4. Algonquin Provincial Park

Algonquin Provincial Park is most probably the busiest park in Ontario. The park covers an area of about 8,000 square kilometres and has several campgrounds. It preserves a range of scenic, historic, and biologically diverse assets. As a result, you’ll find a wide variety of plant species here. 

1333507 fall forest and river landscape
Image from Unlimphotos

The campgrounds at Algonquin Park offer several amenities, including shower stations, dumping stations, laundromats, and many more. Hiking and biking trails also surround these campgrounds. A few of the campgrounds have sandy beaches, too. As a result, you can easily enjoy swimming, boating, and other water activities. 

5. Pinery Provincial Park

Located on Lake Huron near Grand Bend, Ontario, Pinery Provincial Park is a massive campground with almost 1200 camping sites. It is a natural provincial park to conserve the oak savannah and beach dune ecology. The park has over 800 vascular plant species and 300 bird species. Thus, it is a biologically diverse area. 

The campground has over 10 km of sandy beach in front of the beautiful Lake Huron. You can enjoy boating, swimming, kayaking, and canoeing here. 

5800974 sand dunes at beach
Image from Unlimphotos

Another fun activity is exploring the Old Ausable Channel, a wetland. You can rent paddle boats, kayaks, canoes, or hydro bikes easily. Along with these activities, you can also enjoy hiking or biking in the 10 km hiking trails and 38 km biking trails.

6. Arrowhead Provincial Park 

Located in the heart of Musoko, Arrowhead Provincial Park offers 378 camping sites. There are three sandy beaches on Arrowhead Lake, too. There are 7 RV pull-through sites as well. The campground also has bike, canoe, and kayak rentals. 

Why YOU MUST visit Arrowhead Provincial Park!

7. Killbear Provincial Park

Killbear Provincial Park is a famous campground on the Georgian Bay in Northern Ontario. The park combines the Canadian Shield’s rocky cliffs with the Great Lakes’s sandy beaches.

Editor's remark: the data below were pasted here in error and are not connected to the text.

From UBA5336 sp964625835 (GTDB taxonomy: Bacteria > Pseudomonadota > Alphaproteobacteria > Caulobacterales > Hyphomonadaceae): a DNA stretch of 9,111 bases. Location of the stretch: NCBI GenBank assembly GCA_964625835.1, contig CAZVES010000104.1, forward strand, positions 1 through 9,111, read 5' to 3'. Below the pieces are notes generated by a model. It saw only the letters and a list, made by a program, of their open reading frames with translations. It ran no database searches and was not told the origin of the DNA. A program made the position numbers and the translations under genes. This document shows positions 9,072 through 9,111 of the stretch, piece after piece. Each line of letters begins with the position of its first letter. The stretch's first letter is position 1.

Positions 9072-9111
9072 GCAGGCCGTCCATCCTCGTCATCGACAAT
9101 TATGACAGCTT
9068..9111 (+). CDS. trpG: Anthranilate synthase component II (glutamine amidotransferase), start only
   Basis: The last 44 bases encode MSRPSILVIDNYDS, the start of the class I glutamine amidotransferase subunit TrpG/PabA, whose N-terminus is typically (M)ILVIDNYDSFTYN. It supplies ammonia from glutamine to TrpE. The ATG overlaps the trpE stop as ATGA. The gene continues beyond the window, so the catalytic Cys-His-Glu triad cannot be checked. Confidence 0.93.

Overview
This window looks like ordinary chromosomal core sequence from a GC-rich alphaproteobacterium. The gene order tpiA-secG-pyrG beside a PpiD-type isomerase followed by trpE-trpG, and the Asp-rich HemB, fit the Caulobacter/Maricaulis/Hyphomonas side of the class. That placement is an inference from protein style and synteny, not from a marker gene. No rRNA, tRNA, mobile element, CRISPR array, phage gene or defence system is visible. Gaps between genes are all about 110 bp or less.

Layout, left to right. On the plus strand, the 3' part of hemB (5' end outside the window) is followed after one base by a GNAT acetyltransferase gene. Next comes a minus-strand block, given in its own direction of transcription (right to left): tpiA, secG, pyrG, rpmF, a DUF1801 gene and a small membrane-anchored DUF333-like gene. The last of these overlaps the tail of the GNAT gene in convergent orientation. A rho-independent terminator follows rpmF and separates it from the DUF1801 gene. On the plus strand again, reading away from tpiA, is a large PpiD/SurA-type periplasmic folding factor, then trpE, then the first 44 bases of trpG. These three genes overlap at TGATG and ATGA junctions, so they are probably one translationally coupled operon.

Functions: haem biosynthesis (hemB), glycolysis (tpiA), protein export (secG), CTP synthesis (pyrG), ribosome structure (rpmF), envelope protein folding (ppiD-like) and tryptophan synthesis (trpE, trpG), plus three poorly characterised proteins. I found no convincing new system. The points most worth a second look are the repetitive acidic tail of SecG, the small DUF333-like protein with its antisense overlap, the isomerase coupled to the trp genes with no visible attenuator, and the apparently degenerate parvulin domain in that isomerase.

Killbear provincial park
Image from Unlimphotos

Enjoy the 6 km hiking and biking trails and the spectacular views of pine trees on the Rocky Islands. Along with boating, swimming, and kayaking in the Great Lakes, you can also enjoy sailing and windsurfing here. 

There are more than 800 campsites, with some being radio-free, pet-friendly, and car camping sites. Nonetheless, these campsites have all the necessities like shower stations, dump stations, washrooms, and picnic shelters. However, you can visit the nearby towns that sell local food and items.

8. Awenda Provincial Park

Set in a large area of over 2900 hectares along the Georgian Bay, Awenda Provincial Park is another serene campground near Toronto. With an impressive 31 km of different hiking trails, you can easily explore the beauty of the place. One of these trials will also lead you to the dunes near this provincial park.

 The price per night is around $20. Moreover, shaded campsites exist for RV parking, car camping, and radio-free camping. Camps are dispersed over six different areas, all providing a serene environment.

Awenda provincial park
Image from Unlimphotos

Some of the facilities at Awenda Provincial Park include comfort stations, on-site laundry, dumping stations, and many more. Apart from this, there are grassy picnic areas where you can enjoy relaxing.

You can enjoy mountain biking, boating, canoeing, and fishing at Georgian Bay. Do not miss out on its 17 km backcountry skiing and snowshoeing in winter. However, if you bring your four-legged companion along, they can also enjoy their time on beaches.